Eric Cornell, 2001 Physics Nobel laureate at TCE and what a great honour!
Honeywell-Nobel Foundation initiative has been doing the wonderful job of taking Nobel laureates to educational institutions and making them address students to inspire them to great great heights in their lives. As a part of that initiative, Dr. Eric Cornell, 2001 Physics Nobel Laureate visited TCE on 23,24 September 2009 and I was privileged to attend his talk on Bose-Einstein condensation which fetched him the Nobel Prize. It was during this session that I was inspired by English and hence the previous post.
Dr. Cornell’s talk wasn’t in Greek and Latin as I had feared it would be, it was far more understandable though I would have been unable to appreciate fully what he explained, only due to my lack of much knowledge in that domain. He was very down-to-earth, very friendly and very funny too. I enjoyed his sense of humour very much. Even for the n00bs who knew very little about the subject, he explained simply and clearly without confusing or overwhelming the listeners. Such a wonderful skill that is.
He then started talking about the Bose-Einstein condensation and the interesting story behind it – http://en.wikipedia.org/wiki/Satyendra_Nath_Bose. It was so inspirational and I felt so proud that an Indian in 1920s had done so much of path-breaking work that even Einstein acknowledged and contributed to! Hats off!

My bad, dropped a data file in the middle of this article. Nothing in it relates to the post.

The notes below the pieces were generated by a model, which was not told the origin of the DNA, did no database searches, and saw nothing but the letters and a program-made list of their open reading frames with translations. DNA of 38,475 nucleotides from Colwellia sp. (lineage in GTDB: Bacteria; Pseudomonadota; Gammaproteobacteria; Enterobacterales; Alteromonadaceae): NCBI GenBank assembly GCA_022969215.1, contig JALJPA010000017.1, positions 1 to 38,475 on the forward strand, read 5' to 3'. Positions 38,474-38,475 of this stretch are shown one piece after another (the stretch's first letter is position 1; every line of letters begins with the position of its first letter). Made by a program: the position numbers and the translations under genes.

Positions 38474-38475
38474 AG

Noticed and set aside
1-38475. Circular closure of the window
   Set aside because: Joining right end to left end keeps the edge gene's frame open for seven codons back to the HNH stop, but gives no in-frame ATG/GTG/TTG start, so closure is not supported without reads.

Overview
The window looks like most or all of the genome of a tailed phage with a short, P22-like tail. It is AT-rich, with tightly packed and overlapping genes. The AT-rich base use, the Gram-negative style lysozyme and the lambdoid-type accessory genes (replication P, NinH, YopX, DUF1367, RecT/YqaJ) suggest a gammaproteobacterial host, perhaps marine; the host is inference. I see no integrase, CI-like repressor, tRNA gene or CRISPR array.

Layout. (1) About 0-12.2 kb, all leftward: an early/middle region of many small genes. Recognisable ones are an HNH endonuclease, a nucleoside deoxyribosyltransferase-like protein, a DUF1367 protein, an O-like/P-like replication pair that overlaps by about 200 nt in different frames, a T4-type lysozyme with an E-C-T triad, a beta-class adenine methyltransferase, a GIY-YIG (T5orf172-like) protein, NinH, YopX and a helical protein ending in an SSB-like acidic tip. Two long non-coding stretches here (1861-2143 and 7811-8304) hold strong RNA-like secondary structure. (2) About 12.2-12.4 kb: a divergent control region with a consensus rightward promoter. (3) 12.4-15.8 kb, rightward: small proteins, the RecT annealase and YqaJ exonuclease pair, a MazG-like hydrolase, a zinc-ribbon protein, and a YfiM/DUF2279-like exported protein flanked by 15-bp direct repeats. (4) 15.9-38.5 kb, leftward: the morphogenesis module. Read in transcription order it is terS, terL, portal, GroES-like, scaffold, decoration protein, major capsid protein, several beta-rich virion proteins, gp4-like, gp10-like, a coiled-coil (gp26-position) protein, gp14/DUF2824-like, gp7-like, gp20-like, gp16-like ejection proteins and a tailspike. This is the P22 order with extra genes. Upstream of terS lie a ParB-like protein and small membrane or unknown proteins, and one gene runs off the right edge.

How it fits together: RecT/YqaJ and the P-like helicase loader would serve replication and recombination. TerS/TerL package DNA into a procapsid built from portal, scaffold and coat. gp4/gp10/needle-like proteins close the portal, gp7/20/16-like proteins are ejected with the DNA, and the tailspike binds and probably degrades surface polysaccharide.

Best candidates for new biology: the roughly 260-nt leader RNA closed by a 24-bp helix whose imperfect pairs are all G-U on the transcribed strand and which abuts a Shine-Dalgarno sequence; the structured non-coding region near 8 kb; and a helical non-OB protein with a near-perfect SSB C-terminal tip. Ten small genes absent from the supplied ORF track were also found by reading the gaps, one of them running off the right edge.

Though Bose-Einstein condensation existed as a theoretical principle, no practical proof/samples were possible to create in about 60-70 odd years. In the 1980s there were some efforts to obtain the Bose-Einstein condensate which continued into the 1990s when Dr. Cornell and his colleague Dr. Karl Wiemann started working in the same direction. They were trying to cool down the atoms to a very low low temperature (in the order of nano kelvin) that the atomic motion will cease and they would form a condensate where each atom becomes indistinguishable and the group of atoms behave as one and exist as a single wave.
They used laser cooling (A technique that won its creators the Nobel prize) to bombard the Rubidium atoms from 6 directions so that they would slow down and stop at some point, where they will just fall down under gravity. As the motion of the atoms cease, the temperature will drop drastically. But if the falling atoms get to touch the container which is at room temperature, they will be boiled to a very high temperature and start moving again which will counteract the cooling. So they applied a concave magnetic field inside which the atoms fall into and stay put. Rubidium was chosen as it has one valence electron and it simplified a lot of things. This laser cooling cooled the gas atoms to a very low temperature but that was still too high for the Bose-Einstein condensation to happen. So they used one more cooling technique called ‘Evaporation cooling’ technique-the oldest known cooling technique known to man.